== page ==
4 Reasons to Ditch Destructive Emotions in Colorado Rehab December 5th, 2019 The Recovery Village at Palmer Lake
Blog & News 4 Reasons to Ditch Destructive Emotions in Colorado Rehab

4 Reasons to Ditch Destructive Emotions in Colorado Rehab

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When you begin your journey towards recovery, there is no denying that emotions play a big part. Your emotional response will be varied and personal, ranging from extreme highs to extreme lows. It is important to learn how to regulate your emotions in order to successfully complete your treatment and sustain long-term recovery.

Many of the emotions you experience during recovery will be negative, and they will be strong. You may experience any or all of the following at some point in your journey:

  • Shame
  • Anger
  • Depression
  • Envy
  • Disappointment
  • Sadness

These emotions can either be destructive or constructive to your recovery. Below are some helpful hints to help you understand how to make sure your emotions help rather than hinder your recovery.

Shame Promotes Relapse

A recent study done by the University of British Columbia reveals striking data about the correlation between feeling shame and relapsing into your addiction. Behavioral displays of shame during an interview for the study highly predicted whether or not the addict relapsed before a second interview.

Feelings of shame can be a huge barrier to recovery, but they do not have to be.

Understand that shame and guilt are two different emotions. Guilt is specific to past behavior, as in “I feel guilty that I hurt that person.” Shame is specific to your overall feeling as an individual, such as “I am worthless; I am a bad person.”

Guilt can be constructive to your recovery, while shame is destructive. Let go of feelings of shame, acknowledge any guilt, and make progress with your recovery. Be proud of your courage in facing your addiction, and let that pride carry you forward.

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Make Time for Honest Reflection

Honest self-examination is a major step in any recovery process, and can create long-term success. Negative emotions can make it difficult it look inward with a clear focus; they cloud your mind and cause you to judge yourself harshly.

When you notice your emotions are having a destructive influence, try to utilize these healthy coping mechanisms:

  • Recognize and accept the emotion.
  • Take an objective view.
  • Ask for and receive support.

Accepting and exploring negative emotions is an integral part of recovery. Do not ignore them, but do not let them interfere with your healing process.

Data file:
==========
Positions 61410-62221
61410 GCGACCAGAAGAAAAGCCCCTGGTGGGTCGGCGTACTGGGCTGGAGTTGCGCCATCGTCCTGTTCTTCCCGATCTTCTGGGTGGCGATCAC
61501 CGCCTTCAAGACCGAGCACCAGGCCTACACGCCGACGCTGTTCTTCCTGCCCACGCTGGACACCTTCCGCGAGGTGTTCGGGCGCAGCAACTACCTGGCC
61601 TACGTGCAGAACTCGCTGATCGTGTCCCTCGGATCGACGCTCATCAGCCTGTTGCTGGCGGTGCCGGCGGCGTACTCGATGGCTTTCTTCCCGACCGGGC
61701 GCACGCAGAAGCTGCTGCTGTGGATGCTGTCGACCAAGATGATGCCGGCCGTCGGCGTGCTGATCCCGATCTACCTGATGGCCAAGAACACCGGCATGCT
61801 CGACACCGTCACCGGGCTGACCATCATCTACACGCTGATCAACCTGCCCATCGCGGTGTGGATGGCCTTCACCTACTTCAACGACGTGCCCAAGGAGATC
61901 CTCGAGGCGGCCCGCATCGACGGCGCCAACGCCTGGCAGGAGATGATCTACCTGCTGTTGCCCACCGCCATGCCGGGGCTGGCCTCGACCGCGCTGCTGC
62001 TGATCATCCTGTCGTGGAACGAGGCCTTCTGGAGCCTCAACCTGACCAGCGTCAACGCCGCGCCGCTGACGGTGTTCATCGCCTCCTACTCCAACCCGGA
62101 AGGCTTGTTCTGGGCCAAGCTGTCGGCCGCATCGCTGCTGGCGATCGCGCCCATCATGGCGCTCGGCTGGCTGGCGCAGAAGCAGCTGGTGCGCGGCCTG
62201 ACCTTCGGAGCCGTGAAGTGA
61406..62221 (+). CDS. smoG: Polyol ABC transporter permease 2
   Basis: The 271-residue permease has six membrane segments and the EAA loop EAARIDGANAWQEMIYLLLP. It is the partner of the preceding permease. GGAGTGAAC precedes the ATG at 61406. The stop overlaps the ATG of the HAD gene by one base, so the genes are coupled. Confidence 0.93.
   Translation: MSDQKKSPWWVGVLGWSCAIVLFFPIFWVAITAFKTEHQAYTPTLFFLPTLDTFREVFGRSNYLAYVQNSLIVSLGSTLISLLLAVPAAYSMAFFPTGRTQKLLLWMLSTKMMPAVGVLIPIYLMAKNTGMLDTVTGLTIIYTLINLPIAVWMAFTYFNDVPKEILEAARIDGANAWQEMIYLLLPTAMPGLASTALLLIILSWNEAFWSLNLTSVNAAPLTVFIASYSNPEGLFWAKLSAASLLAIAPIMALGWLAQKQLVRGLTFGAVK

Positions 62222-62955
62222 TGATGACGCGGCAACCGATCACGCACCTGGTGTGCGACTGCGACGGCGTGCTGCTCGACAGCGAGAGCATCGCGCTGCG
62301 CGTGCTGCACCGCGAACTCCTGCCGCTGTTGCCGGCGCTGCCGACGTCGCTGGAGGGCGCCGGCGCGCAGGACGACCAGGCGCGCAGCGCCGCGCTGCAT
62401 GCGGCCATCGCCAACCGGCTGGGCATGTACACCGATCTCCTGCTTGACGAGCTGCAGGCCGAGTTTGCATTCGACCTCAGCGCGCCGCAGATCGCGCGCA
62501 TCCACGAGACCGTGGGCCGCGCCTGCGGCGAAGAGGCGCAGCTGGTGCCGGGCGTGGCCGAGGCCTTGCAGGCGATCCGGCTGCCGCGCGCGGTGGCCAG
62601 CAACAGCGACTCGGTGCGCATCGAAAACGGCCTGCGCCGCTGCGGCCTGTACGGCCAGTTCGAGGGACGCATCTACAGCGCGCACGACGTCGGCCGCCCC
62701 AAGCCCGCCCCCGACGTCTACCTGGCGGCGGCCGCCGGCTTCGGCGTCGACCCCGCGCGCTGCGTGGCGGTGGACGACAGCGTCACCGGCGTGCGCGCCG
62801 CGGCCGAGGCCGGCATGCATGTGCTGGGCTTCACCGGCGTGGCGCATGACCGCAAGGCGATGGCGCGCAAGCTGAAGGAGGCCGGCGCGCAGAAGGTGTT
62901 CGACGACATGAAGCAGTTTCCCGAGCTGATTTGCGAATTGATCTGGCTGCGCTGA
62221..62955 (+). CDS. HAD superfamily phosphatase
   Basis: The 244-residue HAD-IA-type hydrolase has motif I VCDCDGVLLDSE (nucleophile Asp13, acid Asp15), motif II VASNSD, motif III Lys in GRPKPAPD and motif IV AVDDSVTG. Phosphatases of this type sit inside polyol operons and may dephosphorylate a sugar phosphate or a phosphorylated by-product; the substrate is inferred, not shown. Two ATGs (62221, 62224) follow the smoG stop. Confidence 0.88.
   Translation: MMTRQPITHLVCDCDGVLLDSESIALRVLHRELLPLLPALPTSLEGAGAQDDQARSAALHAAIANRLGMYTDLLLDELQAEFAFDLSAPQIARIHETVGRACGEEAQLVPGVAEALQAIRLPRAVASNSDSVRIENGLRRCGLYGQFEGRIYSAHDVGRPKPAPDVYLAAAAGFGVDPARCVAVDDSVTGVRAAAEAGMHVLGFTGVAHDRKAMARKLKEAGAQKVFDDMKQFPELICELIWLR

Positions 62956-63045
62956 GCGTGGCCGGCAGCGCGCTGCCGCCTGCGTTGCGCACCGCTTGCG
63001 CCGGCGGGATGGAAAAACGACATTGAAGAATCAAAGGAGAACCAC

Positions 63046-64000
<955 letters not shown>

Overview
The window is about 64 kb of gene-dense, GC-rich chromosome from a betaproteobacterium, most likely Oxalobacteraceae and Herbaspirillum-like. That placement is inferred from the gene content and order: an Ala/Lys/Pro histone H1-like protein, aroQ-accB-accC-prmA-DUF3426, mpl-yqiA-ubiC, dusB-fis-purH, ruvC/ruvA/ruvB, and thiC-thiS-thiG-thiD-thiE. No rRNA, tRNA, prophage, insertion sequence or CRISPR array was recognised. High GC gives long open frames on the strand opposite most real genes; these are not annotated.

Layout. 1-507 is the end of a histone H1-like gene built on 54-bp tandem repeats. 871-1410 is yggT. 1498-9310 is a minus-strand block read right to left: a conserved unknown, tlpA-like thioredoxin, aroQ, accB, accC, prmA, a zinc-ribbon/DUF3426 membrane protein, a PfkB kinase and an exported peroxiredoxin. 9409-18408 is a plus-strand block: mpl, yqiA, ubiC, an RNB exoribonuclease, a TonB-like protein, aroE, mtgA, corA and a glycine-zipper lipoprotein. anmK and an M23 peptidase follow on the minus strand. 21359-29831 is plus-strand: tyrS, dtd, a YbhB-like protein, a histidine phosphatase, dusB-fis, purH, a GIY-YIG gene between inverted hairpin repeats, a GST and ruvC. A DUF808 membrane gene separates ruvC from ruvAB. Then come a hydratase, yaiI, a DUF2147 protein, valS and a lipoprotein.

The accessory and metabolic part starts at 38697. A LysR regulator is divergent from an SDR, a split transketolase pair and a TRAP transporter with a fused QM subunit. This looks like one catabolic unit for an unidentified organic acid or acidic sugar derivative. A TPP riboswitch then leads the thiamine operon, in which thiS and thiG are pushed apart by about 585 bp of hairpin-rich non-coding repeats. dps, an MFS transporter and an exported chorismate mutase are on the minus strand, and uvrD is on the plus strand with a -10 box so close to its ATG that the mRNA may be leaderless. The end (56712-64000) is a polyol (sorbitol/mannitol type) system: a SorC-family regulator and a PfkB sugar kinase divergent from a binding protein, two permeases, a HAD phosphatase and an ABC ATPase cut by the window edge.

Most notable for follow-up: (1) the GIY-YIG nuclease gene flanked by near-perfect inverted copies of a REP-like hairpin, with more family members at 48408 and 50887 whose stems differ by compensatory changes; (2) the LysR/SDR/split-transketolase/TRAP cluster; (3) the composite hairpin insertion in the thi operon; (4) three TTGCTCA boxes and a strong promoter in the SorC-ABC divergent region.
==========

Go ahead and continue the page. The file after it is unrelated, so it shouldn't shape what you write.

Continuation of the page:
Practice Gratitude

Employing ‘thankfulness’ or gratitude during your recovery is an excellent way to manage destructive emotions. There are so many reasons to be grateful while in treatment; you can be grateful for your improving health, for your support network, for good food, and a roof over your head.

Most of all, feeling grateful for your treatment gives it value, which in turn ensures long-term success. Remember to think of something you are grateful for the next time a negative emotion comes up, and you will soon see the positive effects gratitude brings.

Healthy Recovery Environment

Learning to interrupt and change your destructive emotional responses will help you create a calm, healthy environment in which to recover, inside and out. Remember, when you notice a destructive emotion taking over your mind, follow these steps:

  • Recognize
  • Accept
  • Examine
  • Change

Try finding a new hobby or another source of pleasure to help you change your negative emotions into positive ones. At Recovery Village at Palmer Lake in Colorado, we highly recommend outdoor activities and exercise to complement a successful treatment plan. Walking or jogging in nature, lifting weights, or practicing yoga are all excellent ways to improve your health and create an ideal environment in which you can begin to make real changes.

Colorado rehab

If you are ready to take the first step towards recovery in Colorado, contact us today. We know what you are going through, and we are here to help.

Medical Disclaimer: The Recovery Village aims to improve the quality of life for people struggling with a substance use or mental health disorder with fact-based content about the nature of behavioral health conditions, treatment options and their related outcomes. We publish material that is researched, cited, edited and reviewed by licensed medical professionals. The information we provide is not intended to be a substitute for professional medical advice, diagnosis or treatment. It should not be used in place of the advice of your physician or other qualified healthcare provider.